Look, their organizational philosophy is proprietary. They may communicate certain things to the media/fan-base but they have no upside in sharing what their strategy is with a broader audience. Based on what we know, they are interested in signing players that fill needs to shorter (less than three year) contracts and not surrendering draft picks. Beyond that, all of it is speculation.
Escobar makes sense because they have a need at his position and a division rival who is interested in acquiring him. But if you are looking for them to unveil their grand plan to everyone, I suspect your frustration will only increase as time goes on.
I would amend that only slightly, while agreeing with all of it. What we also see in public is that a certain kind of player is worth their money: all three of these guys are dirt dogs, grinders, balls-out baggers. They seem to me to be willing to pay premium for that quality.
I take that to mean two things. First, no matter how competitive they are over the next few years, what they want is to instill in the younger players coming up just this kind of attitude. It is an abrupt adjustment at the big league level on a number of fronts, but an underrated one is going to the post everyday, to win. In their development, these guys hear (but hopefully don't internalize) an opposite message: that refining individual skills is more important than game results. They get to the show to discover that winning comes first, and sometimes (Ellsbury being a case in point, if Tito's constant adminishments are recalled) have trouble with that.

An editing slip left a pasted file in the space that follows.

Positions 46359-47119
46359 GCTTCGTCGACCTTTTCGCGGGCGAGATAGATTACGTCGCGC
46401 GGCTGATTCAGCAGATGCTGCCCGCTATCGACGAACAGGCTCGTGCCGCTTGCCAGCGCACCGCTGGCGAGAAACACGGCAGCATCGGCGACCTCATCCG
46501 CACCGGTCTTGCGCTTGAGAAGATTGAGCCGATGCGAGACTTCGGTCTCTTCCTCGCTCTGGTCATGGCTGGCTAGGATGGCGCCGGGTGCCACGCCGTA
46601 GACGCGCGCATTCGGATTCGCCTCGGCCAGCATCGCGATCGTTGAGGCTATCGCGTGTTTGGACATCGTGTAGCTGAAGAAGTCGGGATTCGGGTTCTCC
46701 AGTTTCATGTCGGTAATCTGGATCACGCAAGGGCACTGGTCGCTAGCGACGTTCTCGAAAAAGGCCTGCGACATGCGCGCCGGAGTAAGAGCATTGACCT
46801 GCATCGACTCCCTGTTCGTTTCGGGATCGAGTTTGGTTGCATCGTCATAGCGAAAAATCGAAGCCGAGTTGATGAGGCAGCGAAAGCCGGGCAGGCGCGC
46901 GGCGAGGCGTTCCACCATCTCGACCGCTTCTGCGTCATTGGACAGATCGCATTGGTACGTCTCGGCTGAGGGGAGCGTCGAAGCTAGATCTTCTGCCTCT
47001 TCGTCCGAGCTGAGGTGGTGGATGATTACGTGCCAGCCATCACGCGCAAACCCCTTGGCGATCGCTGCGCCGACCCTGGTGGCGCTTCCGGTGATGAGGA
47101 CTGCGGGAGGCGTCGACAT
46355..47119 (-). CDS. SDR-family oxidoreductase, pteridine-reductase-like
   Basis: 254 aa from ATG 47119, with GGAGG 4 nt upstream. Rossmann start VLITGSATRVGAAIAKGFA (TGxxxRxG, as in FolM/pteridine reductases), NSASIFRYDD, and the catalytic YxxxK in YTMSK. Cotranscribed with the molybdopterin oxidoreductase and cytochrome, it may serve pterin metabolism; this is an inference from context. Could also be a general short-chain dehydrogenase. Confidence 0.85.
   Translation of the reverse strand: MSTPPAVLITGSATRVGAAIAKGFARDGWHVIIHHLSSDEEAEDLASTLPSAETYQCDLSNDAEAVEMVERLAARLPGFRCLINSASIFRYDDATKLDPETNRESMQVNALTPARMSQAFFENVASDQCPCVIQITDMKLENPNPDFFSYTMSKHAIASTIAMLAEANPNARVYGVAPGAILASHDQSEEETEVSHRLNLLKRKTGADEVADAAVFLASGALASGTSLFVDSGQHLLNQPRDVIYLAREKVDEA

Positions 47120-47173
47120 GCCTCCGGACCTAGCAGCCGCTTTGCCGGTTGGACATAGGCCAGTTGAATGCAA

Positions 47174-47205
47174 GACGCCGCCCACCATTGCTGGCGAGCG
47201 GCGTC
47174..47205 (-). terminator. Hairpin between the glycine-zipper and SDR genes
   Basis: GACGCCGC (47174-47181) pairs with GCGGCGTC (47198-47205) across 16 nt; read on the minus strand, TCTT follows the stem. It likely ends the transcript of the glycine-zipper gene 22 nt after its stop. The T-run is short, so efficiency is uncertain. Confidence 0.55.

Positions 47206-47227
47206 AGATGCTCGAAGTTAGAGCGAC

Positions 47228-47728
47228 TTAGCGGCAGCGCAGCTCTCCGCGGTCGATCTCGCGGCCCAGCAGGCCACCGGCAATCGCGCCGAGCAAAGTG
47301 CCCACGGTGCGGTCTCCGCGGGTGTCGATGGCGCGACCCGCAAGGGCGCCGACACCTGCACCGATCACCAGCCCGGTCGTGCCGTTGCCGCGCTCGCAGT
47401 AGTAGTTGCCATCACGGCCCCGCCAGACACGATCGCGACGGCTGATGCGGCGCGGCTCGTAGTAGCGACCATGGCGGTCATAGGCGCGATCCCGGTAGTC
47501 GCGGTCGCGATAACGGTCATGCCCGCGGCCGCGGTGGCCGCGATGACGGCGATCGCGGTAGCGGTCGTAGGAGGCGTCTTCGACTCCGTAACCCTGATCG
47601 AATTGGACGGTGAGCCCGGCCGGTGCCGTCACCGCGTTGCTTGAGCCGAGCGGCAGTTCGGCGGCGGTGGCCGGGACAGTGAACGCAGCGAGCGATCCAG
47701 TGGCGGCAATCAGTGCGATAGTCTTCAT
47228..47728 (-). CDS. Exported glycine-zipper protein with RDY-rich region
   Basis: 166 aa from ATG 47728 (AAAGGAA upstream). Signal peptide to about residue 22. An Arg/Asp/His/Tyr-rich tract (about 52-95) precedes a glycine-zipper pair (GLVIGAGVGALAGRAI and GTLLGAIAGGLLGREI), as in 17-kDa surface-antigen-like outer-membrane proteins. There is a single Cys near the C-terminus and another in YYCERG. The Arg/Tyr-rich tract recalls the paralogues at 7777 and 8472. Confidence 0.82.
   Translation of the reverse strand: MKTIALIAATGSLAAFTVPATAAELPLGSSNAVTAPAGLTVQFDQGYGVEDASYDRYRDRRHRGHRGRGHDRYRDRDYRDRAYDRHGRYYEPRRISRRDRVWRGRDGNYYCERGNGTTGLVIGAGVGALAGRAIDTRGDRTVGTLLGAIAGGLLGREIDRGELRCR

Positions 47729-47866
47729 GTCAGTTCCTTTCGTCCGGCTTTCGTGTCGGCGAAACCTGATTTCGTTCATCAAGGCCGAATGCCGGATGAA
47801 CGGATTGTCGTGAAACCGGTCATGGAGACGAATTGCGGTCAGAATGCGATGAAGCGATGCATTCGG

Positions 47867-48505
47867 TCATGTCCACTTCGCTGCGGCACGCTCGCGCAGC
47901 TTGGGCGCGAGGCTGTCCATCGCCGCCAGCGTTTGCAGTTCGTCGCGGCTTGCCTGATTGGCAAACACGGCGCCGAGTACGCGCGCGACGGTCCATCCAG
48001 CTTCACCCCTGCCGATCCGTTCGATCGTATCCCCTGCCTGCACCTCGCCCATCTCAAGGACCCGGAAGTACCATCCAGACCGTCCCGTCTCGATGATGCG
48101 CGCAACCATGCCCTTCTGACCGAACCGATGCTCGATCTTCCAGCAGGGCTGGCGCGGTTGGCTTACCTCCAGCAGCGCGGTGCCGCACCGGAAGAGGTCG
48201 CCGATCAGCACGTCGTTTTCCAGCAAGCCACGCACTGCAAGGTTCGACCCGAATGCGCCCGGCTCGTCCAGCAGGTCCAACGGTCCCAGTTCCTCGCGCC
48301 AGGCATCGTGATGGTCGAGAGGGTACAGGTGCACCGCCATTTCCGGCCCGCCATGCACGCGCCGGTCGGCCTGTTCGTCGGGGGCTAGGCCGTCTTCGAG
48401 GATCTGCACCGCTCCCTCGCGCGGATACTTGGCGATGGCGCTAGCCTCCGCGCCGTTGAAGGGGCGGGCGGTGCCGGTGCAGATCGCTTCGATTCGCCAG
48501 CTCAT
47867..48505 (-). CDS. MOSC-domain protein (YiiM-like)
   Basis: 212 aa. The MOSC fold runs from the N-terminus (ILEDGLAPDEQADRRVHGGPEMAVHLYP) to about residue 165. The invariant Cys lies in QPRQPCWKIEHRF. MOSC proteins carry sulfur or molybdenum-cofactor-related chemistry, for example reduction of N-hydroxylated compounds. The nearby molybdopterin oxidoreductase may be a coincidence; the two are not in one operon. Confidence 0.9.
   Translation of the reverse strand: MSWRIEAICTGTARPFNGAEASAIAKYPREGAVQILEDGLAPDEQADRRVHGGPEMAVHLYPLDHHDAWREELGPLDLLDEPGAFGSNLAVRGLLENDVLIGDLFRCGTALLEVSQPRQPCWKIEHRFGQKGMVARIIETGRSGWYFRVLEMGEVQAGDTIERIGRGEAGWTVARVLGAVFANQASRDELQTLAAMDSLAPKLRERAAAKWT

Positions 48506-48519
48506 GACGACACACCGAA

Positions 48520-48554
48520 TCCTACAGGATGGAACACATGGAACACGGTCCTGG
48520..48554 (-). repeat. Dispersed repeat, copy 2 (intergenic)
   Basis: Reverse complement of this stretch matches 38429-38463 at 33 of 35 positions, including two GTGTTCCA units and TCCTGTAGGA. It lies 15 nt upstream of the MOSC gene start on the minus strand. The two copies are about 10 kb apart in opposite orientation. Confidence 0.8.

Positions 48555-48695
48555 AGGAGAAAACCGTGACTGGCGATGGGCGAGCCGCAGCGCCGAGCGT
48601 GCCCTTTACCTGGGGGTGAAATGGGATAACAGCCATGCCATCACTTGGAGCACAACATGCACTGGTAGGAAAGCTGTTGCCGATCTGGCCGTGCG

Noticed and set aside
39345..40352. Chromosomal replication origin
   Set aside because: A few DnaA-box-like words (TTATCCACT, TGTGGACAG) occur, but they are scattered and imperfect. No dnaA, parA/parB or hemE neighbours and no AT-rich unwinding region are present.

Two: and something so far as I have seen no one has much mentioned. These signings are a damning if silent criticism of last year's Sox club. To my reading, it appears that the FO thought last year's club was soft, entitled, unprofessional. Some of that, of course, can be inferred by the trade, but not much is being said now, and certainly nothing is being said in opposition to the line that came out soon after Valentine's dismissal, that the players liked one another, got along, and came to the park everyday to play together. Ross even mentioned in one of his interviews that Ben told him the Sox would be seeking guys who payed the game right -- that everyone knew the guys in the game with a reputation for bailing or for selfishness. So this clubhouse culture thing might be more serious than any of us has really grasped.
Edited by someoneanywhere, 05 December 2012 - 08:42 AM.